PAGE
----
• Think of how open or closed the ecosystem is going to be — for example, Apple’s OS is a closed ecosystem that creates a united and unique experience across the globe for its users, while the open Android ecosystem is different on various devices but has scaled to a larger proportion of the market, as Google is looking to gather user’s data

4. Organizing an ecosystem

A business ecosystem is not a random collection of firms and needs to be organized in groupings. There are three ways to organize an ecosystem:

  • Around a common platform: this is a guideline that says who does what and who gets paid what with little room for flexibility in n
  • Around a centrally managing organization: for example, in the airline constellation SkyTeam, there is a central organization that its members have relationships with one other and the role of this central organization is to orchestrate these relationships, lobby, and help them all get along
  • Around a supply chain: in the car manufacturing industry, players are sitting on top of a large supply chain with varying tiers of suppliers, that supply components through subsystems that eventually get integrated into the final product

5. Building the sides

A business network can be a multi-sided platform, a key consideration when designing the network. There are three questions regarding the sides:

  • How many sides does the network have? For example, Facebook and Twitter are one-sided platforms where users are on one side of the network, interacting with one another. Marketplaces such as eBay or Amazon are two-sided platforms with buyers and sellers. While Google is a three sides network with advertisers taking the third seat on the platform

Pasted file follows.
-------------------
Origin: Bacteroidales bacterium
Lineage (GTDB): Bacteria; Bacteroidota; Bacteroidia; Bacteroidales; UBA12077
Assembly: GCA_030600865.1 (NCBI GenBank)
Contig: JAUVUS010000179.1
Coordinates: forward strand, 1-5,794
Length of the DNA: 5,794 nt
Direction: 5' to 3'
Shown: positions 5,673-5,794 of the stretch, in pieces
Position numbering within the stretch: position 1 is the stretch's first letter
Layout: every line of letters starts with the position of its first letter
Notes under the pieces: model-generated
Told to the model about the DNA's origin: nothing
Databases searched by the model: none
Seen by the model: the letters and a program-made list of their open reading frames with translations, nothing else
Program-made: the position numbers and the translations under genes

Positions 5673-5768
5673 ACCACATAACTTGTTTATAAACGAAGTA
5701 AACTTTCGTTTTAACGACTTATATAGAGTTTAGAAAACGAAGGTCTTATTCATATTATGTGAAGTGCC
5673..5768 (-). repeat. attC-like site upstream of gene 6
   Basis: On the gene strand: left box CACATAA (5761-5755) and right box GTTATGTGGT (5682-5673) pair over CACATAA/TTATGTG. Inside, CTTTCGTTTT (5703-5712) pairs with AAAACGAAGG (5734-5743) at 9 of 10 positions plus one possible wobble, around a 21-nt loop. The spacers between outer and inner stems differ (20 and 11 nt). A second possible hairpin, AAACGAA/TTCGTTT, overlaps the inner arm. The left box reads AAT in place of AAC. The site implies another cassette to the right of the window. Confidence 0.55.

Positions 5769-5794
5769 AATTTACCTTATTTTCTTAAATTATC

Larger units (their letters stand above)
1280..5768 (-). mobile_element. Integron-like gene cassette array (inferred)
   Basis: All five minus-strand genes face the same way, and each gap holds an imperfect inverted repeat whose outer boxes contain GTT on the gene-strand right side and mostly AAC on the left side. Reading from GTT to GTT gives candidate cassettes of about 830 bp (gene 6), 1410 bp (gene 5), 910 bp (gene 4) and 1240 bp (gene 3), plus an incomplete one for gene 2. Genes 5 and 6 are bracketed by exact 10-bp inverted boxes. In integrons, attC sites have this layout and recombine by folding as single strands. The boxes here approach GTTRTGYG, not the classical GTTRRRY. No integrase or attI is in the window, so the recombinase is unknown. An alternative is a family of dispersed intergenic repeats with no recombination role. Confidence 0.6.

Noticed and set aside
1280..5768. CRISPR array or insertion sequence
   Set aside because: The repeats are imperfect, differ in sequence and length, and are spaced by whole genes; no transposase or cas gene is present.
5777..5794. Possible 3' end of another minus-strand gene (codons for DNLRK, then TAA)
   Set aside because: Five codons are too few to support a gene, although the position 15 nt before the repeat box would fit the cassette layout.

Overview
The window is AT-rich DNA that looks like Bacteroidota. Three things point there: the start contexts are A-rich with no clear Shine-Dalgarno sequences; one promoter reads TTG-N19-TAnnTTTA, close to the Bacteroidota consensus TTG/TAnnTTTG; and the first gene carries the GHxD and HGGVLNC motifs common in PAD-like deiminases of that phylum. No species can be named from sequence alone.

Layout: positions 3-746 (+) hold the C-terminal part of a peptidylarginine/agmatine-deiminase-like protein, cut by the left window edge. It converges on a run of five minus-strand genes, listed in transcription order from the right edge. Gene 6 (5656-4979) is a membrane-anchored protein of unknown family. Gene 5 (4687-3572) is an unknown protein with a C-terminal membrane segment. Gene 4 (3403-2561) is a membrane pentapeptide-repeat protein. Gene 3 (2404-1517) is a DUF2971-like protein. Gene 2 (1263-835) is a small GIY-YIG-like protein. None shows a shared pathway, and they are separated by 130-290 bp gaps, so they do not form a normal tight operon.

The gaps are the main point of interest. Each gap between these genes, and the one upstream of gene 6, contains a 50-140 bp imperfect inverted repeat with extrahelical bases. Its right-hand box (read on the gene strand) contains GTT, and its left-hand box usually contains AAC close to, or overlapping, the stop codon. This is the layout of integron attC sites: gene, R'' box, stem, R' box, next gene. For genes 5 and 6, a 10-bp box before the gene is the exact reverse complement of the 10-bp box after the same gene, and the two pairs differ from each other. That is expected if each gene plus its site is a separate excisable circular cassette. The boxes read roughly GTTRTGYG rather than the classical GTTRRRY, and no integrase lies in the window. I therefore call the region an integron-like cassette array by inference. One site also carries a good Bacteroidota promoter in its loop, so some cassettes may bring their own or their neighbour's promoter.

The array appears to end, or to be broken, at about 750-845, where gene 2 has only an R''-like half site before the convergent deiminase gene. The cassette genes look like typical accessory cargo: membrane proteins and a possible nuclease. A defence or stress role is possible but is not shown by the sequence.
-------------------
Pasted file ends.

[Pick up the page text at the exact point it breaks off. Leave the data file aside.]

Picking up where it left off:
• Where does the network advantage lie? Meaning, do we need more participants on one side of the network, more of the same, or do we need to scale all sides at once? For example, in the case of retail marketplaces such as eBay, there are many buyers and sellers, and the more buyers there are, the more sellers there would be and vice versa. This same approach also works for logistics marketplaces such as Uber with its driver and commuter base
  • What transactions are facilitated, or, where does the money flow? For example, on dating platforms, there aren’t any transactions after the communication is made between the sides while on retail marketplaces, the transaction only happens after the payment between sides has been made

6. Growing the ecosystem

Ecosystems either grow, or they die and for healthy growth, you need to think about the sequence in which that growth will take place.

  • Who to invite first? When Apple launched the iPhone, it partnered with AT&T, to be its service provider. Thereafter, more players joined, and today it’s available on almost all other service providers
  • Reorganize as it scales. In the case of Star Alliance, it started as a relatively small grouping, and over time grew to have more players and with that, it realized that the initial foundation of one-firm-one-vote wasn’t sufficient to provide leadership, and so pivoted to a tiered structure of voting rights. Sometimes, you might even have to decide that certain partners don’t provide a good role anymore and prune the ecosystem out of change in vision or its demise

7. Launching and scaling a platform

There is always a chicken and egg problem at the start of any network or ecosystem and that network will only be valuable when there are players on it and players won’t come if it’s not valuable. But to ignite growth, any platform-based ecosystem needs to deliver a combination of value and players to scale.